I mean, compare that perspective with what has been happening with African-Americans and all other ethnic minorities over the past 150 years... first, there was freedom from slavery (1860s), then (a hundred years later!) racial equality, and a while back affirmative action. It's taken a very long road to get where we're at, and some could say that civil rights haven't gone far enough. That's why there such a movement as affirmative action (which again, I am a bit ambivalent about but also a bit sympathetic), because there needs to be an over-the-edge force to gain the civil liberty and status the majority already has enjoyed as privlieges.

Quote:
I honestly think that many of the religious right are going about this the wrong way: homosexuals should be allowed to enjoy the legal and economic status of being married. The law should allow legal status for something like "marriage-like unions," or there should be two forms of marriage - that reconized by the secular world and that recognized by the church.
I agree.

Quote:
But if gay rights activists are going to press for the legalization, normalization, and moral equivalence between traditional heterosexual marriage and gay marriage, those who disagree (even for religious reasons) should be allowed to do so.
I don't know. It's kinda iffy for me. For one, there's the fundamental American ideals of "all men created equal", and freedom, liberty and pursuit of happiness for everyone American.

I understand where you're going with this. That if gays advocate their cause, then so should the religious right, because they're just two opposing sides of the same coin.

However, I see those "special gay rights" are similar to affirmative action, and that's why it's being pushed a lot.

But still, the religious rights are going the wrong way about it. I'm saying this, not in the same fashion you said it. But rather, I think that the gay movement indeed has to take the path a political (power) movement (a similar path for civil rights for ethnic minorities).

But as for the Christian churches themselves (as I've quoted Yancey numerous times on this), I simply don't think the political arena is the most effective tool for them to spread their values and push their beliefs. Rather (and I stress this again and again) the Christian churches should focus on their spiritual (power) movement.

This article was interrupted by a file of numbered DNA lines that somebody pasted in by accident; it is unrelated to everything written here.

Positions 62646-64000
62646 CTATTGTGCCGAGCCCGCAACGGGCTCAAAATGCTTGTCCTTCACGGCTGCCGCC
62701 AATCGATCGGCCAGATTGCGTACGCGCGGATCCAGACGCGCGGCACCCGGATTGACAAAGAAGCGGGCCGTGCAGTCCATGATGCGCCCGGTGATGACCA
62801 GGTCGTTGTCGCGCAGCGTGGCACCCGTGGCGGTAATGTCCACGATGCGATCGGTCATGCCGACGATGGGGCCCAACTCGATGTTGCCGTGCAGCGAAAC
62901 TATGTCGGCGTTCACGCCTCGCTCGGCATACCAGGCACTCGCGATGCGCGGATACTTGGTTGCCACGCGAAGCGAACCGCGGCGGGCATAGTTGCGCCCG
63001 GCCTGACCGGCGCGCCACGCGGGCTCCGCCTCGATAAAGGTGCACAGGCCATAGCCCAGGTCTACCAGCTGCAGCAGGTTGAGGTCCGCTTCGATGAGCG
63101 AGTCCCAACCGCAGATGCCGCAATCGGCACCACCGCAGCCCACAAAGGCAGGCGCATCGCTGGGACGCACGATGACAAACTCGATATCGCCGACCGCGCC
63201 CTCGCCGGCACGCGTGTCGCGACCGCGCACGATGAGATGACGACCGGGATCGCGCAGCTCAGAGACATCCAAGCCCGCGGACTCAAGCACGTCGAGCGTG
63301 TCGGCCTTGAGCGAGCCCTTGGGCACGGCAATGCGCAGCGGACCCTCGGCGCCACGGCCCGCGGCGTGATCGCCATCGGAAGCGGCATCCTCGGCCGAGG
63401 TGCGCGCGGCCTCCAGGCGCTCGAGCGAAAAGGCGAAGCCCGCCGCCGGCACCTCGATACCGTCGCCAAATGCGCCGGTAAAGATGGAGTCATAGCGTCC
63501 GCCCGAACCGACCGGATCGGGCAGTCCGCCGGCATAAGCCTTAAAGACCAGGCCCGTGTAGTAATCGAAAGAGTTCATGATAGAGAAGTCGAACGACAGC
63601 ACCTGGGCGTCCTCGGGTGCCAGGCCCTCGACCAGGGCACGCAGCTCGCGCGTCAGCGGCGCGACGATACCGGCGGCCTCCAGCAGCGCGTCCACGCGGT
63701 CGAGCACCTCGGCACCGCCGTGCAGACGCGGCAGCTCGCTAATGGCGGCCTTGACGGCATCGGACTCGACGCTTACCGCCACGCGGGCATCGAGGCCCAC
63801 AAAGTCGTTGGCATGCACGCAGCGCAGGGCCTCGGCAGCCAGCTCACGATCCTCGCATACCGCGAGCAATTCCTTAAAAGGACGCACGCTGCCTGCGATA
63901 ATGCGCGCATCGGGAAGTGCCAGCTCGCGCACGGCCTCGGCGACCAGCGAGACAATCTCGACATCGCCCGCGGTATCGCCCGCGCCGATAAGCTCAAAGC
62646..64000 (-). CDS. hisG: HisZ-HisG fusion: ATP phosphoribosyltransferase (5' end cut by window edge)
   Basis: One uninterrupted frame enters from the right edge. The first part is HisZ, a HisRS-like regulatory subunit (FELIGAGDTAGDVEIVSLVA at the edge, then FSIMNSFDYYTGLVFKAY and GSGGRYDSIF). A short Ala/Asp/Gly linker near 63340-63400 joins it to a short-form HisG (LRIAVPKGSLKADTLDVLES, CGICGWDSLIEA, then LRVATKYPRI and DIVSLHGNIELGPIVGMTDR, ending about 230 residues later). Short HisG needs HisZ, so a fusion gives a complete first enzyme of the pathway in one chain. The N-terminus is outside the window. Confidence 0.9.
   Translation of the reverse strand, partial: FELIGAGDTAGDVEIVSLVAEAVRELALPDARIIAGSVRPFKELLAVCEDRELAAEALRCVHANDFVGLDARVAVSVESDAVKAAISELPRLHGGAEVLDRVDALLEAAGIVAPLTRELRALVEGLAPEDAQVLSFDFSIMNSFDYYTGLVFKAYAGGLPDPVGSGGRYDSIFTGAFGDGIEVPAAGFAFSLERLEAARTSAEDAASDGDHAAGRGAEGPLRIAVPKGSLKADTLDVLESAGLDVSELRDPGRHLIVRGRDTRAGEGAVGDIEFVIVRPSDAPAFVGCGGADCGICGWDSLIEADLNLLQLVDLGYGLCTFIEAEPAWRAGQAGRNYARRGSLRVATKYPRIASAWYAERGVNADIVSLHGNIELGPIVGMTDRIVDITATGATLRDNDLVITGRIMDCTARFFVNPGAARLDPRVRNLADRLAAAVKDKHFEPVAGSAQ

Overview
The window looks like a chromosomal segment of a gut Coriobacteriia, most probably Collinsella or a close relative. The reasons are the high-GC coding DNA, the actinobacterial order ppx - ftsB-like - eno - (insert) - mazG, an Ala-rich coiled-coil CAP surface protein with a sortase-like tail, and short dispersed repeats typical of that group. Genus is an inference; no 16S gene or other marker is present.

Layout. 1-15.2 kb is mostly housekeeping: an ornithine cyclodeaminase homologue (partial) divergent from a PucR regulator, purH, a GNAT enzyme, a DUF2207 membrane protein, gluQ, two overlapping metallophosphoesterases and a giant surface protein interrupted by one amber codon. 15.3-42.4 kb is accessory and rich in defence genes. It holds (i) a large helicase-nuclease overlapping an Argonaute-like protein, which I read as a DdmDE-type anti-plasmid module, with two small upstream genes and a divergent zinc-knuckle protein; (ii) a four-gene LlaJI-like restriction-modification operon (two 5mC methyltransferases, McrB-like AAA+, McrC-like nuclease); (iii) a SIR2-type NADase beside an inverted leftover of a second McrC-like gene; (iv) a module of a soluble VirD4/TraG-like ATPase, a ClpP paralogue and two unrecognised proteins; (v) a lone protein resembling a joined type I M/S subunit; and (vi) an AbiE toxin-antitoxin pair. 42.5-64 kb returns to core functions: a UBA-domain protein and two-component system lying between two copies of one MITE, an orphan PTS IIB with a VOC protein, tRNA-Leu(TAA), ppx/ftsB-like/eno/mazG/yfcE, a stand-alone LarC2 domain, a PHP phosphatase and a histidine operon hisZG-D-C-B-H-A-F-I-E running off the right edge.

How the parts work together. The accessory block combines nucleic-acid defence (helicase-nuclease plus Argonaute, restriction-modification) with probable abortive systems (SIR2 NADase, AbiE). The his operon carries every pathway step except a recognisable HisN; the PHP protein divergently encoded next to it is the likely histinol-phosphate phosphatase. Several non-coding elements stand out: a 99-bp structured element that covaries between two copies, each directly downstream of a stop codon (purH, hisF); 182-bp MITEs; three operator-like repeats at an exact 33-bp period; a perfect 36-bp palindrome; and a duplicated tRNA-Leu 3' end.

If Christians influence the people around them with the Gospels and the Christian way of life, then (ideally) such a controversial subject as gay rights would never surface. I think that's what I've been saying all along.

Quote:
It is, I think, an issue similar to this controversy over the Pledge: if militant atheists within this government "of, for, and by the people" are going to fiercely push for a absolutely secular government - going so far as to sue over a prayer during the presidential inaguaration - then the zealously religious should be allowed to push back.
Ok, sure. I understand why they would.

Quote:
On the issue of abortion, I'm honestly not sure whether we can or should make the practice illegal. But if the religious right is correct, if abortion is murder, then we've legally killed more humans (40 million, I believe, since Roe v. Wade) than did Hitler's Holocaust (6 million) and Stalin's purges (20 million).

Who is to blame them for working against the practice?
What would be easier? To lobby politicians and draft endless laws of what is acceptable and unacceptable, based on what you read in the Bible... constituting the Bible for the U.S. Law... where by Biblical laws, in a sense, are transferred to government power (again, "living the Old Convenant and literally following the letter of the Law, in obediance to a human government), and in turn, Biblical laws would (in my perspective) secularized and corrupted.

Quote:
You are, I believe, essentially saying that the religious right should not be concerned with political issues, that they SHOULD be concerned with the hereafter - with preaching the Gospel and leading souls to the Lord.